Leading data reviews like this requires that coaches notice emotional reactions and avoidance tactics, such as turning the conversation away from the data or taking a deficit view of students because of their poor performance (Nelson & Guerra, 2014). The complexity of sitting with data where staff feel incriminated surfaces a range of responses, including resistance. Coaches need to have ways to refocus conversations, such as naming when a conversation is becoming uncomfortable and inviting the team to reflect upon their own dynamics of identity, power, and privilege.
When teams engage in improvement, it is easy to follow a process of setting a vision, collecting and analyzing data, and taking action steps without digging deeper into the mindsets that led to the original problems. A RIDES coach explained this as the difference between "working around" and "working through" the stages of the Equity Improvement Cycle. "Working around" the stages of the cycle means simply following the improvement steps using Discourse I language and without deep reflection, curtailing individual and collective enlightenment. "Working through" each stage means leading a Discourse II dialogue, not shying away from hard conversations, sitting in discomfort, challenging one's beliefs and assumptions about serving Black and brown children, and understanding one's emotions. Teams that focus on nurturing a culture of equity listen to and face others' realities and build partnerships to work together in a meaningful and constructive manner. As the same coach described, "Technical solutions [without the adaptive work] help the team to get through the cycle, but not get to the deep stuff of transformation of the adults, which leads to authentic and continuous improvement for students."

Coaching Skills and Competencies

Discussing race and racism will upset individuals as well as the status quo. One RIDES coach said that coaches working on issues of diversity, equity, and integration "have to know they're rocking the boat." It matters that a coach has credibility, authority, awareness of the school's context, trusting relationships, and the ability to speak up courageously when necessary. They must also have humility and engage in self-reflection.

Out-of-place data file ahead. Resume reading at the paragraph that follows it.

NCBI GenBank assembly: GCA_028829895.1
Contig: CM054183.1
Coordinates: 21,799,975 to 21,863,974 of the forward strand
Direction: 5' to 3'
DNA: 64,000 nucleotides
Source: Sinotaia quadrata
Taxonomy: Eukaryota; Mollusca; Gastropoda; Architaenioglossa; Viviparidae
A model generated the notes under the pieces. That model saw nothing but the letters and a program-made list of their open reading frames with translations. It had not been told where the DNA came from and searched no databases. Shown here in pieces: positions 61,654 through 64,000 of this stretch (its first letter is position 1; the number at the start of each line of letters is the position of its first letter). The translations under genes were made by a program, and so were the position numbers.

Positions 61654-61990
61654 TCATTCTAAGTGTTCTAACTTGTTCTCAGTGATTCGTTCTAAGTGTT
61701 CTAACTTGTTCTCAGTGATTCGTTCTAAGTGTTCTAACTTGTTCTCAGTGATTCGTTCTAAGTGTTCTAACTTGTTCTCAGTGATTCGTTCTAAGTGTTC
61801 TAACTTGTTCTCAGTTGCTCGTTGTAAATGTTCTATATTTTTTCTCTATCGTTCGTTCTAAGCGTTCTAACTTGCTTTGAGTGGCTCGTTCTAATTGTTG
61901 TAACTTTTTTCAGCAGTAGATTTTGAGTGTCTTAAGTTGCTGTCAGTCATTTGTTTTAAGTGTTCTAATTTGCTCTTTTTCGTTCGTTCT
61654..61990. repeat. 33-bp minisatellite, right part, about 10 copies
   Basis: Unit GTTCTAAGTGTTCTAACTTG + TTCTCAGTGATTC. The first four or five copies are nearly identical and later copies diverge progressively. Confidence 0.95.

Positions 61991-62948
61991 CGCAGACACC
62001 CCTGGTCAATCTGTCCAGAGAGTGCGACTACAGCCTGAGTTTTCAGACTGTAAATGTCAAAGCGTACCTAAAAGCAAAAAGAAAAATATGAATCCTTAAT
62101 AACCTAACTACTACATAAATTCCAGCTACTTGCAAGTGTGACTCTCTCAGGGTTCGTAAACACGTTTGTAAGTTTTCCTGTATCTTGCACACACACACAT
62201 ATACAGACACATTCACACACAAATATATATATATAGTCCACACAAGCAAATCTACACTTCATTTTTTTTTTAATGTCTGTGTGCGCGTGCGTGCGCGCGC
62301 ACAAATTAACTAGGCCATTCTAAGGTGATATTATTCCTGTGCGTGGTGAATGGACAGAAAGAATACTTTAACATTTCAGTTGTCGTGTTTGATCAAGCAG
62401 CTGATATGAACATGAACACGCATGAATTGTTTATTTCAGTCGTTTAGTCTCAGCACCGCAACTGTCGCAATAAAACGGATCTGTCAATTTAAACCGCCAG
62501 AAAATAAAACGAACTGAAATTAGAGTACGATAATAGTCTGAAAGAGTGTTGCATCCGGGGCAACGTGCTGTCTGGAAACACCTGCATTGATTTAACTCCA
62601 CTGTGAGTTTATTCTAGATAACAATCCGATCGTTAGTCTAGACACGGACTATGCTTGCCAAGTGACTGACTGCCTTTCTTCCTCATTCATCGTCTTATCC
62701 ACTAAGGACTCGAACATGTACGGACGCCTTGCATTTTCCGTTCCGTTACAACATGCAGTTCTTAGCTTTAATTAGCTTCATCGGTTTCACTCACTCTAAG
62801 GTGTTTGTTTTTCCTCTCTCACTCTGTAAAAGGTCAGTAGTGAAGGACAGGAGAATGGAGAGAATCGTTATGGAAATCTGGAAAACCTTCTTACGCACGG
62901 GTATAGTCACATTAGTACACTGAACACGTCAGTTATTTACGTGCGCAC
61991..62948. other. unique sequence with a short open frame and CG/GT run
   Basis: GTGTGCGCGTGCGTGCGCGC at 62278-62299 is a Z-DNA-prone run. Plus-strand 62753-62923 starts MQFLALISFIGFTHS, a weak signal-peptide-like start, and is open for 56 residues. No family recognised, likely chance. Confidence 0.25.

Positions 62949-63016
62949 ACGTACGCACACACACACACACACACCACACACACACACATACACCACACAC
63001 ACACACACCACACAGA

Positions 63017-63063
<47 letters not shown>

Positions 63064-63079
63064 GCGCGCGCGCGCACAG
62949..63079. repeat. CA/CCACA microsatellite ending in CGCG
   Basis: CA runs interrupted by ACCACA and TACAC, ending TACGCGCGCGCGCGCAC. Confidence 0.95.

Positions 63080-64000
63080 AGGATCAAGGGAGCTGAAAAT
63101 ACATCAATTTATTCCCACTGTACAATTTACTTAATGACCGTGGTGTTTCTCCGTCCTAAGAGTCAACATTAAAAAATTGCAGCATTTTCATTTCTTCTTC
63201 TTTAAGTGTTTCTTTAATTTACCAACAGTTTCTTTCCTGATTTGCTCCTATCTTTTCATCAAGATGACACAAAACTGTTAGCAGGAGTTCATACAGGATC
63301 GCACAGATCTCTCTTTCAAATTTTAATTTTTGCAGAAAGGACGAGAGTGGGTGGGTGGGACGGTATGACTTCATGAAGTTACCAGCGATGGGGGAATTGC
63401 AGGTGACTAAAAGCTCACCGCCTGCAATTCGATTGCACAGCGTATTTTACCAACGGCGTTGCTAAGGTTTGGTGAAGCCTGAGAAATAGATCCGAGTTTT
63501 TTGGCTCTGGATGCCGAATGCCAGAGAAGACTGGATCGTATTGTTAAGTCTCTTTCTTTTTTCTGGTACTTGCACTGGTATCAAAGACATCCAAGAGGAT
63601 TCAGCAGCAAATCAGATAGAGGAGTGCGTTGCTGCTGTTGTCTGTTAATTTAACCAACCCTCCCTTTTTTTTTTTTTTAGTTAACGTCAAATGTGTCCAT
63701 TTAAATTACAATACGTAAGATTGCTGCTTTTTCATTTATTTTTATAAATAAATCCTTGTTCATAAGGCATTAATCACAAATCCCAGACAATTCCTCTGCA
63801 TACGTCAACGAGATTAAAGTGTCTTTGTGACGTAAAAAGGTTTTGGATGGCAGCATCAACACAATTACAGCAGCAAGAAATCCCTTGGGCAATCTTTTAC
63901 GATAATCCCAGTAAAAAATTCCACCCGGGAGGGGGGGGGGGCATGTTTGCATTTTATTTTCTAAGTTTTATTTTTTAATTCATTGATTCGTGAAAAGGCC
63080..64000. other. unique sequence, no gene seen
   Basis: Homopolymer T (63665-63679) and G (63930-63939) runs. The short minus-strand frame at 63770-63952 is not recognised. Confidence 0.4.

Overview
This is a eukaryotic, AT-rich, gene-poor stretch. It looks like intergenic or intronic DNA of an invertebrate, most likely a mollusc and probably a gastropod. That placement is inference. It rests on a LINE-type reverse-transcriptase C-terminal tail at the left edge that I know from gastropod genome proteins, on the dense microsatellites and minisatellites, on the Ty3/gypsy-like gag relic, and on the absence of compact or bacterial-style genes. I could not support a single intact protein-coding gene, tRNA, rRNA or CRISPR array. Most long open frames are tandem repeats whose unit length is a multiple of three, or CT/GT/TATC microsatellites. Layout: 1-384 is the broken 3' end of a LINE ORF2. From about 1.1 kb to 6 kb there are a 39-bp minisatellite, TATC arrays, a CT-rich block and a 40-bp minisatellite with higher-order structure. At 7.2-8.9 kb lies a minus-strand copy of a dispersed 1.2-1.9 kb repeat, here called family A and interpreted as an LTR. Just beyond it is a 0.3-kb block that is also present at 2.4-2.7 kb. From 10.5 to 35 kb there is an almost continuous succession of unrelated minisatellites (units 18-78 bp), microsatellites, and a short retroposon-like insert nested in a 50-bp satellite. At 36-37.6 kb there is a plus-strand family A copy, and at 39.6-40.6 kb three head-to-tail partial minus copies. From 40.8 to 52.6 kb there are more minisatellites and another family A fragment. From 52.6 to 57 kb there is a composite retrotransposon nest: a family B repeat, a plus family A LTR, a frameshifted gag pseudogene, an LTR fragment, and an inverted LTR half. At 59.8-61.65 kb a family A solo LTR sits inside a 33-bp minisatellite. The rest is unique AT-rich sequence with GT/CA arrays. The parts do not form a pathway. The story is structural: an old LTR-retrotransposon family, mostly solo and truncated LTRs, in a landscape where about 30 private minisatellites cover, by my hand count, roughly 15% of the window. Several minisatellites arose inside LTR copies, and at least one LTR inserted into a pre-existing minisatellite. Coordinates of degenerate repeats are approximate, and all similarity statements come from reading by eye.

When working with teams in the institute, RIDES coaches, like many others who address racism and seek liberation for minoritized student groups, encountered their share of friction. Nevertheless, they were committed to helping schools become places where students achieve higher academic outcomes; feel a sense of belonging; know and feel adults' commitment to dismantling racism; and see that diversity is represented, valued, and integrated into every part of the school. Coaching with an equity lens employs both technical fixes and adaptive approaches to confront belief systems, biases, and behaviors. Disrupting systemic inequities is complex, challenging, and necessary. By continuously improving their practice, coaches can have greater impact and intentionally create diverse, equitable, and excellent schools where every student can thrive.
Authors' note: The Walton Family Foundation provided financial support to the authors for this project.

Reflect & Discuss

➛ What technical challenges have arisen during your team's equity work? What adaptive challenges have arisen? What coaching moves did you make to address these challenges?

➛ How could the RIDES Equity Improvement Cycle help guide your school's equity work?

➛ What goes into determining whether to directly confront resistance or lead team members to inquiry?


Allen, D., & Blythe, T. (2004). The facilitator's book of questions: Tools for looking together at student and teacher work. New York: Teachers College Press.

Eubanks, E., Parish, R., & Smith, D. (1997). Changing the discourse in schools. In P.M. Hall (Ed.), Race, ethnicity, and multiculturalism: Policy and practice (pp. 151–168). New York: Routledge.

Heifetz, R. A., & Laurie, D. L. (2001). The work of leadership. Harvard Business Review, 79(11), 131–141.

Nelson, S. W., & Guerra, P. L. (2014). Educator beliefs and cultural knowledge: Implications for school improvement efforts. Educational Administrative Quarterly, 50(1), 67–95.

Singleton, G., & Linton, C. (2006). Courageous conversations about race: A field guide for achieving equity in schools. Thousand Oaks, CA: Corwin Press.

Sue, D. W. (2015). Race talk and the conspiracy of silence: Understanding and facilitating difficult dialogues on race. Hoboken, NJ: John Wiley & Sons, Inc.

Teitel, L., & Amante, D. (n.d.). RIDES improvement cycle for equity—overview and usage guide. Reimagining Integration: Diverse and Equitable Schools Project at the Harvard Graduate School of Education. Retrieved from

Wheatley, M. (2002). Turning to one another: Simple conversations to restore hope to the future (1st ed.). San Francisco, CA: Berrett-Koehler.

End Notes

1 The Equity Improvement Cycle, developed by Lee Teitel and Darnisa Amante for the RIDES Project at the Harvard Graduate School of Education, is licensed under a Creative Commons Attribution-NonCommercial-ShareAlike 4.0 International License.

Candice Bocala ( is a lecturer at the Harvard Graduate School of Education, where she is the faculty director for the RIDES Project.